Where the streets are paved with ideas

Most of the world's research and entrepreneurship is concentrated in a few megacities.

24 October 2017

COMMENT

Richard Florida

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Innovation is geographically uneven. The world's 40 richest mega-regions — expansive conurbations such as the Boston–New York–Washington DC corridor, Greater London, or the passage that runs from Shanghai to Beijing — account for more than 85% of the world's patents, and 83% of the most-cited scientists. And yet, only 18% of the world's population lives in them.

Lorne Bridgman

Richard Florida

Innovators are crowding into increasingly smaller strips of real estate. In the 1970s and 1980s, large companies and high-tech start-ups were predominantly based in suburban office parks such as Silicon Valley in northern California; the Route 128 suburbs outside Boston, Massachusetts; or the suburbs of Austin, Texas, and Seattle, Washington. Today, 57% of start-ups and 54% of venture capital investment in the United States are located in cities. In 2013, two neighbourhoods in downtown San Francisco each attracted more than a billion dollars in venture capital.

But though cities have surged as centres of science and technology, their innovative potential is under threat. Rising housing prices are pushing out the broad mix of creative people that drive innovation. Many researchers and graduate students can no longer afford to live close to their labs and are forced to commute ever longer distances. That sprawl inhibits the spontaneous exchanges that fuel new ideas. While much is made of artists, musicians, writers and other creative people being pushed out of increasingly expensive cities and urban centres, scientists and researchers upon whom technological innovation depends are being priced out too.

Metro poles

The role of cities as knowledge and innovation centres is being further eroded by the rising gap between rich and poor, and the resentment that it engenders. Leading metropolises are splitting into smaller areas of concentrated advantage and larger swathes of concentrated disadvantage. This transformation of great cities into expensive playgrounds for the wealthy has led to a backlash against them from across the political spectrum.

In the San Francisco Bay Area, for example, voices from the left are increasingly blaming technology companies, and their employees, for the gentrification and displacement of the local community. These objections embody a struggle of our urban age: even though inequality and economic segregation are higher in leading knowledge cities, these metropolises also propel the innovation and start-ups that power economic growth. Furthermore, these cities that progressive leaders claim are so objectionable also offer the highest level of tolerance for outsiders and provide the most opportunities for upward economic mobility for the disadvantaged.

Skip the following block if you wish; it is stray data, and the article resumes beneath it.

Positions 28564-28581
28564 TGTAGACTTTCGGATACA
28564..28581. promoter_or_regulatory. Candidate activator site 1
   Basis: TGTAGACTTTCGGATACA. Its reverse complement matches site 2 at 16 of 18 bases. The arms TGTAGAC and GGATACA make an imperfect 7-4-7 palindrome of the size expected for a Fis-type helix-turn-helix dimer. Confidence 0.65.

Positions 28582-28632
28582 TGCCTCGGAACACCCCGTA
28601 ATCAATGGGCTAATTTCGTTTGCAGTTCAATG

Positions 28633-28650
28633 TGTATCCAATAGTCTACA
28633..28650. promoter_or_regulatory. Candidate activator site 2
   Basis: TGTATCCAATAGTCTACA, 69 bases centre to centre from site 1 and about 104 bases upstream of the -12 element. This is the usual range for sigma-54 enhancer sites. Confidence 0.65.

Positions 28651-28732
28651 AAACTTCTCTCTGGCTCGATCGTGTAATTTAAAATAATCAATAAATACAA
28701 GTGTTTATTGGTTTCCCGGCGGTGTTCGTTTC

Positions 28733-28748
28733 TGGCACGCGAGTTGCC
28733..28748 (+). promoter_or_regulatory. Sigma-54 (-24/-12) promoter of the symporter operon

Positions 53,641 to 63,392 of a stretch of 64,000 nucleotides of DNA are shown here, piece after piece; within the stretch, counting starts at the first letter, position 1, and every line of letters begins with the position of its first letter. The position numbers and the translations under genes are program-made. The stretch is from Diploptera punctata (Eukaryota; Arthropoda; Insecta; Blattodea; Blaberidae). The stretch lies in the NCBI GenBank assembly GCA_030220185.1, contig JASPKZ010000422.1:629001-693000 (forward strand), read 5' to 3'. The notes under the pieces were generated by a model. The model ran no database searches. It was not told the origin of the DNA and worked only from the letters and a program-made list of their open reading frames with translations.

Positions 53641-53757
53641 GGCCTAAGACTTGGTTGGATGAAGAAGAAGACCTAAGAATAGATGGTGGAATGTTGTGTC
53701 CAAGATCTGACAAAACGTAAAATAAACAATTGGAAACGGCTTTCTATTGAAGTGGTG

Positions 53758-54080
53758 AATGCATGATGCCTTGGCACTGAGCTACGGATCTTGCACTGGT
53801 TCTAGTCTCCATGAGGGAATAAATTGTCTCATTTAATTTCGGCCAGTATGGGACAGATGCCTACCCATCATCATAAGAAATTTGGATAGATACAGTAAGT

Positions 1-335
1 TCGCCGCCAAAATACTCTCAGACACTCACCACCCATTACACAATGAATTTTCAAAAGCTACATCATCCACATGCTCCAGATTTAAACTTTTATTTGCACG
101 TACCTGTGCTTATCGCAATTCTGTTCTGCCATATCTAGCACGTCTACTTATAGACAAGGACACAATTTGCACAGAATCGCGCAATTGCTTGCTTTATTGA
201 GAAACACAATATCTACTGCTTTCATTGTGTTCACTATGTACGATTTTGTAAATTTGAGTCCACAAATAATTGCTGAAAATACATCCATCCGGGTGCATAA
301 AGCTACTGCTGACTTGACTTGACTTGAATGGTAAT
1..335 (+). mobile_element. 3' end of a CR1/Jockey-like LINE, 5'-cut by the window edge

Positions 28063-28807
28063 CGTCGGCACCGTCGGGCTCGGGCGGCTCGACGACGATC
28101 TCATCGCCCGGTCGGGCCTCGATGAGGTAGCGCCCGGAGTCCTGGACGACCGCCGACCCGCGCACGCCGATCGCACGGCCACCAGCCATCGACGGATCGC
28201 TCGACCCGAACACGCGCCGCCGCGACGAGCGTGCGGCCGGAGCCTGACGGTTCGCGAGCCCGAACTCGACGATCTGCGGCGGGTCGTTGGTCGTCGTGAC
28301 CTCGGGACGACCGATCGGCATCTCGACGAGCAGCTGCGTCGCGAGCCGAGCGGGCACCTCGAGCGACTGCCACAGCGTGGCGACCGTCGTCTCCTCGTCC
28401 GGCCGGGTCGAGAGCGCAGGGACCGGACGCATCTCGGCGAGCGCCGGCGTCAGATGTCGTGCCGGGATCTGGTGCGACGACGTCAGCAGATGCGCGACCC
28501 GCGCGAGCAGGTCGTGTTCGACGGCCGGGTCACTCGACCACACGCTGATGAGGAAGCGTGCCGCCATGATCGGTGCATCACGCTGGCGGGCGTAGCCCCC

Populist threat

Even more worrying for cities is the growing sense of populist resentment from the right. Populist uprisings in the US and across Europe target knowledge, ideas and the urban elite. They are hostile towards science itself, seeking to discredit facts and branding universities as the enemy. They aim to reduce, or even eliminate, government funding for scientific research. Perhaps most damaging, they seek to limit the influx of talented foreign-born faculty and students that helps create the diverse, open-minded environment that fuels scientific and technological innovation.

President Donald Trump's efforts to clamp down on immigration and reduce public funding for scientific research represent serious threats to knowledge and discovery across US cities, universities and the nation as a whole. These resentment-driven policies could lead to a shift in the concentration of knowledge and innovation to other cities and regions that remain more open, such as those in Canada, as has happened in the past.

It's time we realized that the progress of science and technology, and our economy and society broadly, relies on the advance of knowledge and its clustering in cities. We need to continue to nurture and invest in both.

Venture capital investment by city

More than half of venture capital invested in 2012 went to 10 cities. The United States is home to the top six metros and eight of the top 10. Taken together, these six metros — San Francisco, San Jose, Boston, New York, Los Angeles and San Diego — account for roughly 45% of total global investment, and 86% of the top 10.

Source: Richard Florida and Karen King, 'Rise of the Global Startup City,' University of Toronto, Martin Prosperity Institute, January 2016.

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Richard Florida is a professor at the University of Toronto, distinguished fellow at New York University, and the co-founder and editor-at-large of The Atlantic's CityLab.

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